Credit Shelter Trust: Pros and Cons

credit shelter trust

A credit shelter trust is a simple but highly effective approach to ensuring that each spouse’s full estate tax exemption amount is utilized. This article is all about showing you the pros and cons of credit shelter trust, including its advantages and disadvantages. A diagram has also been given to illustrate how credit shelter trusts works, especially in New York City. Read on!

What is Credit Shelter Trust?

A credit shelter trust (CST) is a trust established after the death of a married couple’s first spouse. Assets placed in the trust are normally kept separate from the surviving spouse’s inheritance. thus allowing them to pass tax-free to the remaining beneficiaries upon the surviving spouse’s death. The assets retained in the CST can benefit the surviving spouse for the rest of their life. We sometimes call credit shelter trusts to bypass trusts, family trusts, or exemption trusts.

The surviving spouse retains certain rights to the trust assets for the rest of their lives, which is a significant advantage of this sort of trust. Under certain conditions, such as the need to support certain medical or educational needs, the surviving spouse can access the trust’s principal rather than merely the income. When the surviving spouse dies, the remaining beneficiaries receive the assets of the trust without having to pay estate taxes.

What is it’s purpose?

Wealthy married couples employ CSTs to safeguard their estate from taxation when the first spouse dies. It’s a strategic approach because the Trust only becomes relevant when the first spouse dies. CSTs might comprise a portion or the entirety of an estate. The ultimate goal of a CST is to create a tax-efficient means to keep assets in a Trust for the benefit of a surviving spouse.

One caveat: if your purpose is to avoid taxation, a CST must have a designated Trustee other than the surviving spouse. It is important to note that the surviving spouse never has actual authority over the assets. However, if specified in the Trust, there are exceptions to this restriction (such as funds allowed for educational expenses or medical bills).

How does it work?

The provisions for establishing a credit shelter trust must be included in your and your spouse’s wills or revocable living trusts. However, the credit shelter trust does not become active until one of the spouses dies. At that point, the executor or trustee is directed by the will or living trust to set aside in trust an amount equal to the deceased spouse’s applicable exclusion.

The surviving spouse is entitled to the entire income from the credit shelter trust. He or she may also have access to the principal, subject to the rules you establish. The primary goal of a trust is usually to ensure the financial security of the surviving spouse. (Distributions to others are also permissible if desired.) When the surviving spouse dies, any leftover principle can be transferred to children or held in trust for their benefit, depending on your wishes.

Despite the fact that the surviving spouse has access to the income (and principle, if necessary), the assets in the credit shelter trust are not included in the survivor’s taxable estate. This is significant because, if the credit shelter trust continues to grow, its whole value — both the original value and any increase — is exempt from estate taxes upon the death of the second spouse.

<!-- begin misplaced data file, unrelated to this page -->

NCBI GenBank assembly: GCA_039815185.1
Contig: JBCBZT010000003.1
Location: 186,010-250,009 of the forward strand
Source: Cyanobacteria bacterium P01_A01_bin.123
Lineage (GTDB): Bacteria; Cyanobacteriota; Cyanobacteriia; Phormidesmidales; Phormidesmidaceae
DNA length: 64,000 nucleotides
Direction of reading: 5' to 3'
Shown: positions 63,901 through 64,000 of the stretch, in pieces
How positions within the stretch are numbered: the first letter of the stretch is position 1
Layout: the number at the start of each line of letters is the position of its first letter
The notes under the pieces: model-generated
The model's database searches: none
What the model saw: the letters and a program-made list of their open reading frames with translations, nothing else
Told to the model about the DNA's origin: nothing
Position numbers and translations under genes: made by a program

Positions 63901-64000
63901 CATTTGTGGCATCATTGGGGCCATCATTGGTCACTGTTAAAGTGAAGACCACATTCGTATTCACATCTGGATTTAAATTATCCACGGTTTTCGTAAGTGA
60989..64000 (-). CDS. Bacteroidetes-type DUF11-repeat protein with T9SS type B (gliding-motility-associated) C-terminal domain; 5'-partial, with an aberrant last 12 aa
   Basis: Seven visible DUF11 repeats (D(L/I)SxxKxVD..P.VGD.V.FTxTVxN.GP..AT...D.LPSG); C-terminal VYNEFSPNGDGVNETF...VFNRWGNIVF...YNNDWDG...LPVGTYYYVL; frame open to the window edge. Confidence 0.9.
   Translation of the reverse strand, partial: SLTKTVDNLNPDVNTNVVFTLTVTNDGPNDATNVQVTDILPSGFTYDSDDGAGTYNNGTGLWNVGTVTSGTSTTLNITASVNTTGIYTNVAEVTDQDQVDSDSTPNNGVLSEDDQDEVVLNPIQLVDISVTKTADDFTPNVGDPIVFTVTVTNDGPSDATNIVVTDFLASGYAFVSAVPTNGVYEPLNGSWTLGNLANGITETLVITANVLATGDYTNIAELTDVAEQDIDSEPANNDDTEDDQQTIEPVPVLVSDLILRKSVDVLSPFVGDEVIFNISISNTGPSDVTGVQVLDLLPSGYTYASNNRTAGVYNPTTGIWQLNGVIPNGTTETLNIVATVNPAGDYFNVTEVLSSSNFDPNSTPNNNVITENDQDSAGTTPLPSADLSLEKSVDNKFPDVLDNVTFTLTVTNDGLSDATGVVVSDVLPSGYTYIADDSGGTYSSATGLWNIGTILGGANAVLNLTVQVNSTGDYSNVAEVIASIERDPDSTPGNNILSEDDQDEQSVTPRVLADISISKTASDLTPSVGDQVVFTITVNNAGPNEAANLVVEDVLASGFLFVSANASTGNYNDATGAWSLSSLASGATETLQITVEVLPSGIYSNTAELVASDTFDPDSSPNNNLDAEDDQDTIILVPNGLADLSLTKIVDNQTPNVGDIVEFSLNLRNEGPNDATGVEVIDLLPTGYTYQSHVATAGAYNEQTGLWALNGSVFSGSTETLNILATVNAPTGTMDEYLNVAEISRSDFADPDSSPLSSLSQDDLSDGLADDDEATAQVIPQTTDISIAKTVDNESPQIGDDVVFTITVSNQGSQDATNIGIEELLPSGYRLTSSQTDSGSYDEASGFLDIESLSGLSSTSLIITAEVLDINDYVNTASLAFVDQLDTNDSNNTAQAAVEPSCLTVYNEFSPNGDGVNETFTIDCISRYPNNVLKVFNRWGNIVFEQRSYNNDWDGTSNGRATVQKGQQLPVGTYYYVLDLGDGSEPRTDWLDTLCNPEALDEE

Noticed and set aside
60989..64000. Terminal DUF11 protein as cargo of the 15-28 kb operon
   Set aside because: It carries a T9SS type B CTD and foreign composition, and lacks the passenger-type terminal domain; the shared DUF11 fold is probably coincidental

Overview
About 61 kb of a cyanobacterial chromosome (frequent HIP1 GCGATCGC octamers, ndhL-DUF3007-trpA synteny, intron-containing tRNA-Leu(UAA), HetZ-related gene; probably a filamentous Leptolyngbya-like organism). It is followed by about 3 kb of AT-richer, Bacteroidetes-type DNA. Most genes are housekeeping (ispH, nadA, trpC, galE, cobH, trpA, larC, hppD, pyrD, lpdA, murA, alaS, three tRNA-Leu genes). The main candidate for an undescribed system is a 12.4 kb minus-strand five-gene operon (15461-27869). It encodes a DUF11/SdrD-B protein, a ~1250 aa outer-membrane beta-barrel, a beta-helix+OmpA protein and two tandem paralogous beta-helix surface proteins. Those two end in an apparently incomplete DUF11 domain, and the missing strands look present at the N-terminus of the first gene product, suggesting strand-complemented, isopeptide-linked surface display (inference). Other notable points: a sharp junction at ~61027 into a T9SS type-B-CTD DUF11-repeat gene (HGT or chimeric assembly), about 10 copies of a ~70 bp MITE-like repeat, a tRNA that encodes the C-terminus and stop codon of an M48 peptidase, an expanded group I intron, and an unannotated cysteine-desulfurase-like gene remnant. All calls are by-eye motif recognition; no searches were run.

How do we implement it?

Your attorney can draft your will or living trust to contain the necessary requirements and create your trust in the most appropriate manner for your family situation and personal goals.

If you live in a state with its own estate tax, you may need to arrange ahead of time. The available state exclusion is lower in a number of states than the federal exclusion. Your attorney can assist you in developing a strategy that accounts for the variances between the federal and state exclusion amounts.

Once you’ve made the required arrangements in your will or trust, it’s critical to make sure that enough assets fall under your will or trust. Talk to your attorney about how to organize asset ownership, title accounts, and beneficiary designations when writing your will or trust. Your financial advisor can assist you in putting your attorney’s recommendations into action.

Credit Shelter Trust Diagram

The diagram below depicts the credit shelter trust scheme

Example diagram of portability

Credit Shelter Trust Pros and Cons

Like every other venture, credit shelter trust has its own pros and cons:


  • The surviving spouse can use the assets of the deceased spouse without increasing their tax base.
  • The assets of the departed spouse will be shielded against creditors, new spouses, and sources of depletion.
  • When the second spouse dies, the heirs are exempt from paying an estate tax.


  • The surviving spouse has only limited access to and management over the trust funds.
  • Setting up a CST might be costly.

Advantages and Disadvantages of Credit Shelter Trust

The advantages of establishing a credit shelter trust include:

#1. Asset safeguarding

A CST shields a surviving spouse’s assets from creditors, children, or a new significant other. In this way, the parties cannot use the assets irresponsibly, not even to pay their own bills.

#2. Inheritance safeguards

If the current family is made up of children from past marriages, each spouse can ensure that their piece of the estate goes to their selected beneficiaries – for example, children from a prior marriage – as well as the beneficiaries of a surviving spouse.